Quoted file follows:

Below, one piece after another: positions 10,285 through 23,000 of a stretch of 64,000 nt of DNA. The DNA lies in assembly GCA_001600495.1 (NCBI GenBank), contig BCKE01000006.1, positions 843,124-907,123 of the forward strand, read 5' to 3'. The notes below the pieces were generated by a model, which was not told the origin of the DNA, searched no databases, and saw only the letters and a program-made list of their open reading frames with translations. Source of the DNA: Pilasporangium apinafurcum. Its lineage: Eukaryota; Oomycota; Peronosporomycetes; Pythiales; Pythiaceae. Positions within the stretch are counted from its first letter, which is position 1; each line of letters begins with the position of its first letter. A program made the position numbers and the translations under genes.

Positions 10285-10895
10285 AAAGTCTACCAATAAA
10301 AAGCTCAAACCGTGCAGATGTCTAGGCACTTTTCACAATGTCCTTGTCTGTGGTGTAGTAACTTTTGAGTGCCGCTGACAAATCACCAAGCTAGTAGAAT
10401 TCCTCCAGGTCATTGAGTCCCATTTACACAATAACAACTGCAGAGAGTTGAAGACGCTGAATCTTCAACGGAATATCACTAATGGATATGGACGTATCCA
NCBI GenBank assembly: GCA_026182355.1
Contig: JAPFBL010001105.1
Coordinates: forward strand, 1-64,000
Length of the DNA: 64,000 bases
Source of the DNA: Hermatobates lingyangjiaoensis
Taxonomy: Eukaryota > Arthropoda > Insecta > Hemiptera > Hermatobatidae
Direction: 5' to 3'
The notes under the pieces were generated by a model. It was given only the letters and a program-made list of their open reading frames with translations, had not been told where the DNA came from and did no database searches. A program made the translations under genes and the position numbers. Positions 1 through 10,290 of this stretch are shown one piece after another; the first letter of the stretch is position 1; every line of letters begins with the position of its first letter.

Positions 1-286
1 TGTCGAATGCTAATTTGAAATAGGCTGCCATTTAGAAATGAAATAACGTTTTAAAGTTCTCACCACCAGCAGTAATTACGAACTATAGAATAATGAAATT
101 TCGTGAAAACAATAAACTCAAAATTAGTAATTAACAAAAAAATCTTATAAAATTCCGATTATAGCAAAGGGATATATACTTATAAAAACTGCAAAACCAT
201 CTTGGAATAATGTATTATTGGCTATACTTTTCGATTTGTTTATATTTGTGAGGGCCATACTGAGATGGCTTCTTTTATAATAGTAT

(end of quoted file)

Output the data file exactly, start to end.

Below, one piece after another: positions 10,285 through 23,000 of a stretch of 64,000 nt of DNA. The DNA lies in assembly GCA_001600495.1 (NCBI GenBank), contig BCKE01000006.1, positions 843,124-907,123 of the forward strand, read 5' to 3'. The notes below the pieces were generated by a model, which was not told the origin of the DNA, searched no databases, and saw only the letters and a program-made list of their open reading frames with translations. Source of the DNA: Pilasporangium apinafurcum. Its lineage: Eukaryota; Oomycota; Peronosporomycetes; Pythiales; Pythiaceae. Positions within the stretch are counted from its first letter, which is position 1; each line of letters begins with the position of its first letter. A program made the position numbers and the translations under genes.

Positions 10285-10895
10285 AAAGTCTACCAATAAA
10301 AAGCTCAAACCGTGCAGATGTCTAGGCACTTTTCACAATGTCCTTGTCTGTGGTGTAGTAACTTTTGAGTGCCGCTGACAAATCACCAAGCTAGTAGAAT
10401 TCCTCCAGGTCATTGAGTCCCATTTACACAATAACAACTGCAGAGAGTTGAAGACGCTGAATCTTCAACGGAATATCACTAATGGATATGGACGTATCCA
NCBI GenBank assembly: GCA_026182355.1
Contig: JAPFBL010001105.1
Coordinates: forward strand, 1-64,000
Length of the DNA: 64,000 bases
Source of the DNA: Hermatobates lingyangjiaoensis
Taxonomy: Eukaryota > Arthropoda > Insecta > Hemiptera > Hermatobatidae
Direction: 5' to 3'
The notes under the pieces were generated by a model. It was given only the letters and a program-made list of their open reading frames with translations, had not been told where the DNA came from and did no database searches. A program made the translations under genes and the position numbers. Positions 1 through 10,290 of this stretch are shown one piece after another; the first letter of the stretch is position 1; every line of letters begins with the position of its first letter.

Positions 1-286
1 TGTCGAATGCTAATTTGAAATAGGCTGCCATTTAGAAATGAAATAACGTTTTAAAGTTCTCACCACCAGCAGTAATTACGAACTATAGAATAATGAAATT
101 TCGTGAAAACAATAAACTCAAAATTAGTAATTAACAAAAAAATCTTATAAAATTCCGATTATAGCAAAGGGATATATACTTATAAAAACTGCAAAACCAT
201 CTTGGAATAATGTATTATTGGCTATACTTTTCGATTTGTTTATATTTGTGAGGGCCATACTGAGATGGCTTCTTTTATAATAGTAT